Are Legal Risks Rising or Falling In 2022 So Far?
The world is chaotic and represents a cocktail of opportunity and threats. Or at least that’s how the C-suite sees the world. In real life, where few plans ever get delivered in the way you expected, if at all, legal risk is just one factor among many, as to why it can be so difficult to conduct business.
But are legal risks rising or falling in 2022 so far? Will companies find themselves picking up the phone to their lawyer or legal firm? We’ll review the key points for the notion that legal risk is on the rise this year in this article.
2022 is the year of political risk
Political risk for businesses and wealthy individuals used to be closely connected with the consequences of falling out of favour with an autocrat in a regime with a poor rule of law.
As Hussein Haeri, Partner and Co-Head of International Arbitration at Withers LLP explains; ‘This taking of private property for supposedly public use is something which wealth owners globally still fear‘.
However, the number of risks has escalated in the wake of the crisis in the east, which has seen lawmakers around the world add a schedule of new legislation to their books, targeting wealthy individuals with powerful connections.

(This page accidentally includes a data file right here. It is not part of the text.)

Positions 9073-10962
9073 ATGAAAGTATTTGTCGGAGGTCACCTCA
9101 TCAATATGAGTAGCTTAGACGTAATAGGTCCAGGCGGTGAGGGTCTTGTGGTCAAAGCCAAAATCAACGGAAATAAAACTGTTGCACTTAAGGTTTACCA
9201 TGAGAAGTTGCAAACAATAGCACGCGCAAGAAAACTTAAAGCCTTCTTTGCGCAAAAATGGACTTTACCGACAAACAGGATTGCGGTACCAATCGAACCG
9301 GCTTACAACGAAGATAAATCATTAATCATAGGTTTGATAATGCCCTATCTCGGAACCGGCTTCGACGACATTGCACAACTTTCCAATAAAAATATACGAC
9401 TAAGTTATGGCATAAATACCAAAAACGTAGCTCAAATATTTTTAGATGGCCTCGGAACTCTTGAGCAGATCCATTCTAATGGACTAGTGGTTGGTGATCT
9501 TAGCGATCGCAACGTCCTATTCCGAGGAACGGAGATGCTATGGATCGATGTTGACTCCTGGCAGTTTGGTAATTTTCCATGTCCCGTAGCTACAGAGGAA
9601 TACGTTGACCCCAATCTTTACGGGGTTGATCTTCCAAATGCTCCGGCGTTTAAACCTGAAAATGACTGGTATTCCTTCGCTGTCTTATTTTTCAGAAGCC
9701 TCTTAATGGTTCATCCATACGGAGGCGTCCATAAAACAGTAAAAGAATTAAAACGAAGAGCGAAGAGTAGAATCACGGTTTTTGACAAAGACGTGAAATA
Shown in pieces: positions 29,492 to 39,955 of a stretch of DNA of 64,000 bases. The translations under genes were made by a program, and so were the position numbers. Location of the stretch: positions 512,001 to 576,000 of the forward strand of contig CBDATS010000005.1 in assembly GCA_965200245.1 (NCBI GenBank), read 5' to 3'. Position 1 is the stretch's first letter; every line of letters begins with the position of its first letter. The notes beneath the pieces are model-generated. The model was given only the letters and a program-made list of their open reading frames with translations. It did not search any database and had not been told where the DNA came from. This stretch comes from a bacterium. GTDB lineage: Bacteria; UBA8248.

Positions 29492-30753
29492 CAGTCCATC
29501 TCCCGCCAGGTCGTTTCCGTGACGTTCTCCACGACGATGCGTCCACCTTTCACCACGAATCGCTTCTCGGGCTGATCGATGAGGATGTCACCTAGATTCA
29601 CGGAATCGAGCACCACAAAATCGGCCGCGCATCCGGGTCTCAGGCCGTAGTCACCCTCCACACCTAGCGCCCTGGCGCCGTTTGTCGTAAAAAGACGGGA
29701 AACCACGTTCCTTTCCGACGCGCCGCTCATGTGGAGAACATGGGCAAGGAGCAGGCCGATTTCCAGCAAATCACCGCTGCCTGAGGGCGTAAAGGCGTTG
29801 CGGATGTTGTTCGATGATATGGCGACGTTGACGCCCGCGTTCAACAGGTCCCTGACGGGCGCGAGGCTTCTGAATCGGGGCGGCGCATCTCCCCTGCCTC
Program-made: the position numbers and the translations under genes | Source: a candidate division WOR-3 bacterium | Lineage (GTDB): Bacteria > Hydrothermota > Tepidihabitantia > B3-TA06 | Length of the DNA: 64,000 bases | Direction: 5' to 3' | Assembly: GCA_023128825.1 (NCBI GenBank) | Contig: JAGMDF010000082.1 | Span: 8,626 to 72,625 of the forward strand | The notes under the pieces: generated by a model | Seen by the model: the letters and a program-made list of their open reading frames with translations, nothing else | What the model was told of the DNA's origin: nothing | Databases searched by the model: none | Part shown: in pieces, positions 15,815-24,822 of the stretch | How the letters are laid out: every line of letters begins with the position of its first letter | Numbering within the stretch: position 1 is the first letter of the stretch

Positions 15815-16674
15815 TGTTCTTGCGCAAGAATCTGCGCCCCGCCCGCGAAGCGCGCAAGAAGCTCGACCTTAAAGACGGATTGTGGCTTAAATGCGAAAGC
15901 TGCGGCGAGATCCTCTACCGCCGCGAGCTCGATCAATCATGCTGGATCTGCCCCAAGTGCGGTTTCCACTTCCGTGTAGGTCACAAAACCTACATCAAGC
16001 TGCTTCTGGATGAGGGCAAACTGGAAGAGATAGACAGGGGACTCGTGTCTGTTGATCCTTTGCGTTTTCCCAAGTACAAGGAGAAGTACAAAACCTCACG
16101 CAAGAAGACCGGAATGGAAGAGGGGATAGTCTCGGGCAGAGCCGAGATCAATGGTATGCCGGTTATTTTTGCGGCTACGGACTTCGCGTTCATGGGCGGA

While the sanctions levied by the EU and the US have been focused on a relatively short list of names, how countries have jumped to freeze assets has caught the wealthy off-guard. The incident has served as a reminder that even countries with robust rules of law can re-write those laws in short order if you become a political enemy of the establishment.
A returning workforce will lead to returning legal risk
So far in 2022, several western countries including the UK have relaxed Covid-19 restrictions to the extent that life has largely returned to normal.
Businesses are once again encouraging their workforce to return to the office, but they may be forgetting one consequence of that; the risk of covid-related litigation, brought about by employees who feel that their rights are being eroded by such a return.
While the wider world would like to pretend that the pandemic is over, the virus continues to circulate aggressively through the population of the UK, which is a serious concern to the 3.7 million people who were labelled by the government as ‘clinically vulnerable’ to the virus.
By staying at home, the workers within this group have been able to fulfil their duties while taking control of their health and safety. Any enforced return to a physical office environment, while the number of cases remains high, could be interpreted as constructive dismissal by an employee who feels that they would be endangering their life to be interacting with others as normal. Therefore, experts expect the rise in Covid-19 related litigation to continue unabatedly.
Two legal risks for businesses have stepped up in 2022 to date; sanctions against individuals have become a key tool for governments to fight the political influence of their autocratic adversaries. Closer to home, businesses may find themselves underneath a sea of legal letters as vulnerable employees challenge their mandatory return-to-the-office schemes.